37. Kutnjak Ivković, S. (2009). The Croatian police, police integrity, and transition toward democratic policing. Policing: An International Journal of Police Strategies & Management, 32(3), 459–488. CrossRef

38. Kutnjak Ivković, S. K., Haberfeld, M., Kang, W., Peacock, R., & Sauerman, A. (2016). A multi-country comparative study of the perceived police disciplinary environments. Policing: An International Journal of Police Strategies & Management, 39(2), 338–353. CrossRef

39. Levi, M., Sacks, A., & Tyler, T. (2009). Conceptualizing legitimacy, measuring legitimating beliefs. American Behavioral Scientist, 53(3), 354–375. CrossRef

40. Lipset, S. M. (1983). Political man: The social bases of politics. London: Heinemann.

41. Loader, I., & Mulcahy, A. (2003). Policing and the condition of England: Memory, politics and culture. Oxford University Press. CrossRef

42. Lyons, W. (2002). Partnerships, information and public safety: Community policing in a time of terror. Policing: An International Journal of Police Strategies & Management, 25(3), 530–542. CrossRef

43. Manning, P. K. (1978). The police: Mandate, strategies, and appearances. In P. K. Manning & J. V. Maanen (Eds.), Policing: A view from the street (7–32). Santa Monica: Goodyear Publishing Company.

44. Mastrofski, S. D. (1999). Policing for people. Ideas in American Policing. Washington DC: The Police Foundation. Retrieved from https://www.policefoundation.org/wp-content/uploads/2015/06/Mas- trofski-1999-Policing-For-People.pdf.

45. Mastrofski, S. D., Jonathan-Zamir, T., Moyal, S., & Willis, J. J. (2016). Predicting procedural justice in police–citizen encounters. Criminal Justice and Behavior, 43(1), 119–139. CrossRef

46. Mawby, R. C. (2002). Policing images: Policing, communication and legitimacy. Cullompton: Willan Publishing. Retrieved from http://site.ebrary.com/lib/natl/Doc?id=10750545.

47. Mawby, R. C. (2012). Models of policing. In T. Newburn (Ed.), Handbook of policing (17–46). London: Routledge.

48. Mazerolle, L., Bennett, S., Davis, J., Sargeant, E., & Manning, M. (2013). Legitimacy in policing: A systematic review. (Campbell Systematic Reviews 2013/1). Oslo: The Campbell Collaboration. CrossRef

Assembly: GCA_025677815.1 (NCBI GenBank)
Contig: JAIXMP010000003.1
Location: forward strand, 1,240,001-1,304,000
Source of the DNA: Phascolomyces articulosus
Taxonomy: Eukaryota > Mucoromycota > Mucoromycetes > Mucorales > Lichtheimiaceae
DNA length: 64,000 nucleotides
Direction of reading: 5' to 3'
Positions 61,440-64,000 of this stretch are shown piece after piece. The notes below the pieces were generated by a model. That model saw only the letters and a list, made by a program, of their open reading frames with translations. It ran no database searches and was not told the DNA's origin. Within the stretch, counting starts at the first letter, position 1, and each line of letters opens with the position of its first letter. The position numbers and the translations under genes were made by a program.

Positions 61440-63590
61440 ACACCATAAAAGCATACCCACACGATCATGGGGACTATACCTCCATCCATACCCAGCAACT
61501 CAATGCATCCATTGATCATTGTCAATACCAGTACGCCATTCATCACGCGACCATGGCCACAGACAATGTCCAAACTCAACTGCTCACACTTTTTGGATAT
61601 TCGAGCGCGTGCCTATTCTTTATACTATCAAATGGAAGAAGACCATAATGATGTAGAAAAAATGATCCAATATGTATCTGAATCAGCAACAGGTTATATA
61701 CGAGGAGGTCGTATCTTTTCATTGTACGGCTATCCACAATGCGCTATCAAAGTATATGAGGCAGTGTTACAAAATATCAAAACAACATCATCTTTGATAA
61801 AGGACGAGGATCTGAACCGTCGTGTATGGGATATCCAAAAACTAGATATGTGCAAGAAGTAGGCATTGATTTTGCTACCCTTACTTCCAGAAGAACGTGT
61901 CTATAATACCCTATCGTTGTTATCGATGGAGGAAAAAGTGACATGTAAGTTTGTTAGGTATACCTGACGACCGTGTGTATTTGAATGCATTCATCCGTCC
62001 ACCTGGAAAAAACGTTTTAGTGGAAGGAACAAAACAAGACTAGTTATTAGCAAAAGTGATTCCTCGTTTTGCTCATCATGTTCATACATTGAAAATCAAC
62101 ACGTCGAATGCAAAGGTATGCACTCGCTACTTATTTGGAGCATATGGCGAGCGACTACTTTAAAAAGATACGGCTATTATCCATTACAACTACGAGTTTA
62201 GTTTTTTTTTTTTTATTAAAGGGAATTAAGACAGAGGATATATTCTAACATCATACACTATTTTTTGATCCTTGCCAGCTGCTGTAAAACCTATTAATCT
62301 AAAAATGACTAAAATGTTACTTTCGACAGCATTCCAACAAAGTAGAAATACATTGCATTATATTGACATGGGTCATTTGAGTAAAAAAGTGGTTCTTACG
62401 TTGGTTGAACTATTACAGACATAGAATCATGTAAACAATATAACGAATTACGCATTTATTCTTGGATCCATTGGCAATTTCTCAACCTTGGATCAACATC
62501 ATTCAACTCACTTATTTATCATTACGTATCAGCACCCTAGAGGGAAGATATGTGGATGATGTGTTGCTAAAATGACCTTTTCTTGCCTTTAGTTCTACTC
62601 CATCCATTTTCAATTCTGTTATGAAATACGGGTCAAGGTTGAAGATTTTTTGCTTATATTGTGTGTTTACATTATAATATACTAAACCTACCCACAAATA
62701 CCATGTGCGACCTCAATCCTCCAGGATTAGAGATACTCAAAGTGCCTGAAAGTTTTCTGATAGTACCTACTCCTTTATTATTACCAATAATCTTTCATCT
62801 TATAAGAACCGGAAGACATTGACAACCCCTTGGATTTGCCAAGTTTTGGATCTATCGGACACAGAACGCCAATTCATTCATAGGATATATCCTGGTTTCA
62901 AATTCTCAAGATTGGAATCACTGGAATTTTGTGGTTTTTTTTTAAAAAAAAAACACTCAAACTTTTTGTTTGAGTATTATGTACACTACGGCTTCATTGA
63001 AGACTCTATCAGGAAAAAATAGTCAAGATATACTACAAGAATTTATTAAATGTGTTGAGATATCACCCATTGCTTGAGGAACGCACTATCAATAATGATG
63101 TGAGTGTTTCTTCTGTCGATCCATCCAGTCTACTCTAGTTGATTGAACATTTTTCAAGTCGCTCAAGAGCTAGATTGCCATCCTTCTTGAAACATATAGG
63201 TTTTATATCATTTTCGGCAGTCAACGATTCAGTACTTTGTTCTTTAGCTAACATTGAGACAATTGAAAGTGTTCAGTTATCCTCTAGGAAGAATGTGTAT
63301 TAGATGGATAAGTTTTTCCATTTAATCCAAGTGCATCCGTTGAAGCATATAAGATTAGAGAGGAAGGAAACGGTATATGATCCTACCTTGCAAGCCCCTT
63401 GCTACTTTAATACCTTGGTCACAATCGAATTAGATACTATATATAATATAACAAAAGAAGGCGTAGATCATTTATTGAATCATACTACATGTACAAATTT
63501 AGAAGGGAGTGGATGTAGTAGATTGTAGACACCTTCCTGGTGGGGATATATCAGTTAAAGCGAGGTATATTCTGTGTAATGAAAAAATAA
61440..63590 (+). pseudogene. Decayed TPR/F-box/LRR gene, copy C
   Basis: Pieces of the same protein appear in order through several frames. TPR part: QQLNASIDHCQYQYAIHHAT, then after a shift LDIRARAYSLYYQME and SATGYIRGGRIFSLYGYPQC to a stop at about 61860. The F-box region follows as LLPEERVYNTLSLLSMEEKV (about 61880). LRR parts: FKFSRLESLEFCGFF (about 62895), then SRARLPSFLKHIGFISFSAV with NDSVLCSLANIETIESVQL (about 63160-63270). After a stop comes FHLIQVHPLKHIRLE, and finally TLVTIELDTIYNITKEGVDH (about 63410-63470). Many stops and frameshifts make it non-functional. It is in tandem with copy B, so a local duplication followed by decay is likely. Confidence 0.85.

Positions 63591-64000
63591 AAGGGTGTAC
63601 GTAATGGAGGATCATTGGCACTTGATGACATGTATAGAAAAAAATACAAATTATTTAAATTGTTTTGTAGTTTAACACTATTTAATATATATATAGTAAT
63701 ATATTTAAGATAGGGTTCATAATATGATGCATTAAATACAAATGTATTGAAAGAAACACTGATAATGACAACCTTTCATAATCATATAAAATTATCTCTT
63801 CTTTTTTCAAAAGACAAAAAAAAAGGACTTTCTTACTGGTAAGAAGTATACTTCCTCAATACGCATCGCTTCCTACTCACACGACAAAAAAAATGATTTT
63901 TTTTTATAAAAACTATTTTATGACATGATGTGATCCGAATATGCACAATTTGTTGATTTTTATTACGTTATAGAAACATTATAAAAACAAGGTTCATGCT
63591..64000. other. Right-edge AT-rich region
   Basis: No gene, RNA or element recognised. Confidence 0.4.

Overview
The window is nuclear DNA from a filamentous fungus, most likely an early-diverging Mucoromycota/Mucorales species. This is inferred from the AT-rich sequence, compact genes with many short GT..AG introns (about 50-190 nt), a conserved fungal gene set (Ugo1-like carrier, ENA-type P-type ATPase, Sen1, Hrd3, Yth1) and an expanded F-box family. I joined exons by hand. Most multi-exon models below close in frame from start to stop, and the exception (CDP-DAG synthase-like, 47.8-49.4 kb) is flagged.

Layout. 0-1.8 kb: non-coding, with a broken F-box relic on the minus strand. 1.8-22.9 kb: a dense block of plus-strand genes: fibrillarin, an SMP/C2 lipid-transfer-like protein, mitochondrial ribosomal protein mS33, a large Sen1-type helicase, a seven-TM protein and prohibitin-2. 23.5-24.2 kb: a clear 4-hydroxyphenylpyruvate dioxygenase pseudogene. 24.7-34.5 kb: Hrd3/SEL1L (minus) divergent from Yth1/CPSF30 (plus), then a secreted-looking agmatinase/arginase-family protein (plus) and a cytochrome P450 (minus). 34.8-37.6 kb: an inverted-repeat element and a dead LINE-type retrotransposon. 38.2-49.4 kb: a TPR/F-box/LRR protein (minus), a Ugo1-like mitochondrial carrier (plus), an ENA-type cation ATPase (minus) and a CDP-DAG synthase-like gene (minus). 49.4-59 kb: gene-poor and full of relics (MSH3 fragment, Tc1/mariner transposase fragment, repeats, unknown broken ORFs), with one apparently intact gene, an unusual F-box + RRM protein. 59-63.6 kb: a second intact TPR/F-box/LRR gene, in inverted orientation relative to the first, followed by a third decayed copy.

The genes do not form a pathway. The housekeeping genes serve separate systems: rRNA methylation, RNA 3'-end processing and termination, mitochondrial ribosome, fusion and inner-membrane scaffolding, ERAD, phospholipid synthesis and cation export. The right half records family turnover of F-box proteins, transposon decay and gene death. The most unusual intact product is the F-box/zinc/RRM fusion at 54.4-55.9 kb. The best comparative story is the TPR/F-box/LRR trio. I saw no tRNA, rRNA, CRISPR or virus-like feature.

49. Meares, T. L. (2012). The good cop: Knowing the difference between lawful or effective policing and rightful policing and why it matters. William & Mary Law Revew, 54(6), 1865–1886.

50. Meyer, J. W., & Rowan, B. (1977). Institutionalized organizations: Formal structure as myth and ceremony. American Journal of Sociology, 83(2), 340–363. CrossRef

51. Moravcová, E. (2016). Willingness to cooperate with the police in four central European countries. European Journal on Criminal Policy and Research, 22(1), 171–187. CrossRef

52. Murphy, K., Bradford, B., & Jackson, J. (2016). Motivating compliance behavior among offenders: Procedural justice or deterrence? Criminal Justice and Behavior, 43(1), 102–118. CrossRef

53. Nix, J., Wolfe, S. E., Rojek, J., & Kaminski, R. J. (2015). Trust in the police: The influence of procedural justice and perceived collective efficacy. Crime & Delinquency, 61(4), 610–640. CrossRef

54. Palthe, J. (2014). Regulative, normative, and cognitive elements of organizations: Implications for managing change. Management and Organizational Studies, 1(2), 59–66. CrossRef

55. Papachristos, A. V., Meares, T. L., & Fagan, J. (2012). Why do criminals obey the law? The influence of legitimacy and social networks on active gun offenders. The Journal of Criminal Law and Criminology, 102(2), 397–440.

56. Peršak, N. (2014). Beyond procedural justice: Some neglected aspects of legitimacy of criminal law, policy and justice. In N. Peršak (Ed.). Legitimacy and trust in criminal law, policy, and justice: Norms, procedures, outcomes (1–12). Farnham: Ashgate Publishing.

57. Piquero, A. R., Fagan, J., Mulvey, E. P., Steinberg, L., & Odgers, C. (2005). Developmental trajectories of legal socialization among serious adolescent offenders. The Journal of Criminal Law & Criminology, 96(1), 267–298.

58. Ponsaers, P. (2015). Is legitimacy police property? In G. Meško & J. Tankebe (Eds.), Trust and legitimacy in criminal justice (93–110). Springer International Publishing. CrossRef